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Tech services jobs increase

New Labor Department report shows continued growth in computer-related services jobs, while tech manufacturing positions fell.

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The U.S. economy added nearly 7,000 new jobs in the field of computer systems design and related services in September, a sign of continued momentum in the technology services field.

But the manufacturing wing of the technology industry lost jobs in September, which demonstrated weak job growth of 96,000 new payroll positions for the country overall.

On Friday, the Labor Department said the number of payroll jobs in computer systems design and related services increased by 6,900, from August to September, to 1.14 million. Employment in computer systems design and related services has been growing since April and is up by 32,700 from September 2003. Another technology-related services category added jobs in September as well: Management and technical consulting services employment rose by 1,600 to 796,500, the Labor Department said. Employment in this sector has been rising since June 2003, when it was at 741,600.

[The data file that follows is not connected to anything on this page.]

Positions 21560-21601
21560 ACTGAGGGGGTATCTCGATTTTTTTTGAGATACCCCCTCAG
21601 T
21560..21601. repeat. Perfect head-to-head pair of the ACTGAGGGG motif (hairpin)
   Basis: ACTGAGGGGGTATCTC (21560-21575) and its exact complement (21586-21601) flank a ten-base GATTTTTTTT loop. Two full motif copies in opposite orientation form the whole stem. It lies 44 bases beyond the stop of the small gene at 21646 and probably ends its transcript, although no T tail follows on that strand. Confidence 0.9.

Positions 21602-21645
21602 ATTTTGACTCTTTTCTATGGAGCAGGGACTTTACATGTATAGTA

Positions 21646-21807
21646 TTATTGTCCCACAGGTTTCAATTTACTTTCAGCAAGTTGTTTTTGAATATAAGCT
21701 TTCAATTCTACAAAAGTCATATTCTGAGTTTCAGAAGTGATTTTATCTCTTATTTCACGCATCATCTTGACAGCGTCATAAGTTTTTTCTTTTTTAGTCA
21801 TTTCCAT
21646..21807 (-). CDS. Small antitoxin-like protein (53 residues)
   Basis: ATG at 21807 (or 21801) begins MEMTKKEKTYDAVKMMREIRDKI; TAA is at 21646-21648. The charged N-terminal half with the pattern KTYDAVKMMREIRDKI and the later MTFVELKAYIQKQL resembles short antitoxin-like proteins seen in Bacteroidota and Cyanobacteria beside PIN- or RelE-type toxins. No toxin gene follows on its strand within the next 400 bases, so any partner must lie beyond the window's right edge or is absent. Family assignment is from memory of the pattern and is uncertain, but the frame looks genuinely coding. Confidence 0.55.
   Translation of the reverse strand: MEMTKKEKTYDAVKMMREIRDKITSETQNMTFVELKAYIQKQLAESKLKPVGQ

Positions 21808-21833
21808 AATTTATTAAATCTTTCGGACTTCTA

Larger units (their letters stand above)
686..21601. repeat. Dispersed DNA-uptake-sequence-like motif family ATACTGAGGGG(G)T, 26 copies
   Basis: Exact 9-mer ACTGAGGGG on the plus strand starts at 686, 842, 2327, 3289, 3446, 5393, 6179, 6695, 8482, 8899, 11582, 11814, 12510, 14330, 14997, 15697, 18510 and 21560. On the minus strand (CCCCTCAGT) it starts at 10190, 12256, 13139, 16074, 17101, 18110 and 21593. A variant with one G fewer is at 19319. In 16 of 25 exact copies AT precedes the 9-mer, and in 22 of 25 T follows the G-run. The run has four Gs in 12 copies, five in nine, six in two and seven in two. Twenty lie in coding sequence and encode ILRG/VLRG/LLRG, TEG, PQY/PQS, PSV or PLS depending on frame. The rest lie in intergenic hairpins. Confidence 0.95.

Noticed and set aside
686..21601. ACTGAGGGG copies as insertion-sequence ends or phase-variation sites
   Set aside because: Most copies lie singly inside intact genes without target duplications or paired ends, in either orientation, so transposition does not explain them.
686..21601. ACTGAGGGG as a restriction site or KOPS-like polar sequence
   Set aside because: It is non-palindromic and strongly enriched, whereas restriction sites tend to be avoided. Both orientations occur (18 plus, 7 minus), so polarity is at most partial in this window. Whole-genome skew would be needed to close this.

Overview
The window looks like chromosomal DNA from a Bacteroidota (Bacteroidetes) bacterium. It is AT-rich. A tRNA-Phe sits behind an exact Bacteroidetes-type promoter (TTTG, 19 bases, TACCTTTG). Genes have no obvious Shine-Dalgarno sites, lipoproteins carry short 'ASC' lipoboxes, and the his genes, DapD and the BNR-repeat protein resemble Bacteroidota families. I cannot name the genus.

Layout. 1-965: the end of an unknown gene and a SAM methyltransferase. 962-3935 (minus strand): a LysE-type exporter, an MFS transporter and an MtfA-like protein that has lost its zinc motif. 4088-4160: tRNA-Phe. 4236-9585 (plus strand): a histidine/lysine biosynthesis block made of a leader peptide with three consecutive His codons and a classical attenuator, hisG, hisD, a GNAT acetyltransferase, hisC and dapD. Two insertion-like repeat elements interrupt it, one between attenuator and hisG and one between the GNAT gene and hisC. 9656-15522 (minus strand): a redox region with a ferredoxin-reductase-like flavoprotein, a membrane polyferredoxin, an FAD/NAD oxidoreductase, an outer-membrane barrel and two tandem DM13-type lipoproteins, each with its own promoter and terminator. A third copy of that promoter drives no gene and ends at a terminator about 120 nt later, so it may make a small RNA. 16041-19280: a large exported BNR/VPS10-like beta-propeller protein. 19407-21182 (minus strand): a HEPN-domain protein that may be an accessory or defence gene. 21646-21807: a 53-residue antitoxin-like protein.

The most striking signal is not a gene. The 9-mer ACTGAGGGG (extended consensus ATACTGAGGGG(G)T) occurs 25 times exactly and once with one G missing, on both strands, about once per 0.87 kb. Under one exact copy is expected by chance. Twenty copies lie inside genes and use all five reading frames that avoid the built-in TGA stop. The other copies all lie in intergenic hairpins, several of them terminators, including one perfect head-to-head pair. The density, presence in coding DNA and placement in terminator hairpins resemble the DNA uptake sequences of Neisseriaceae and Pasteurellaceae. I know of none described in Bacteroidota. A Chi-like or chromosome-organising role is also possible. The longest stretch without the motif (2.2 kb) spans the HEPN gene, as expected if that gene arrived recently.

The job growth comes as technology services companies have been thriving and hiring. Help-wanted ads in that corner of the tech industry are welcome developments to tech workers, who weathered massive job cuts earlier this decade and face the threat of offshoring--the transfer of high-skilled jobs to lower-wage nations such as India.

A monthly survey showed increasing optimism among IT workers for several months, but that measure dipped in September.

Workers in the computer and electronic products manufacturing sector may be feeling a bit bluer, after the number of payroll jobs in the field slipped 1,700, from August to September, to 1.35 million. Employment in computer and electronic products manufacturing had been on the rise since December.

For the U.S. economy overall, roughly 150,000 new payroll jobs per month are considered necessary just to keep up with the growth of the labor force. The Labor Department said the unemployment rate remained 5.4 percent in September.

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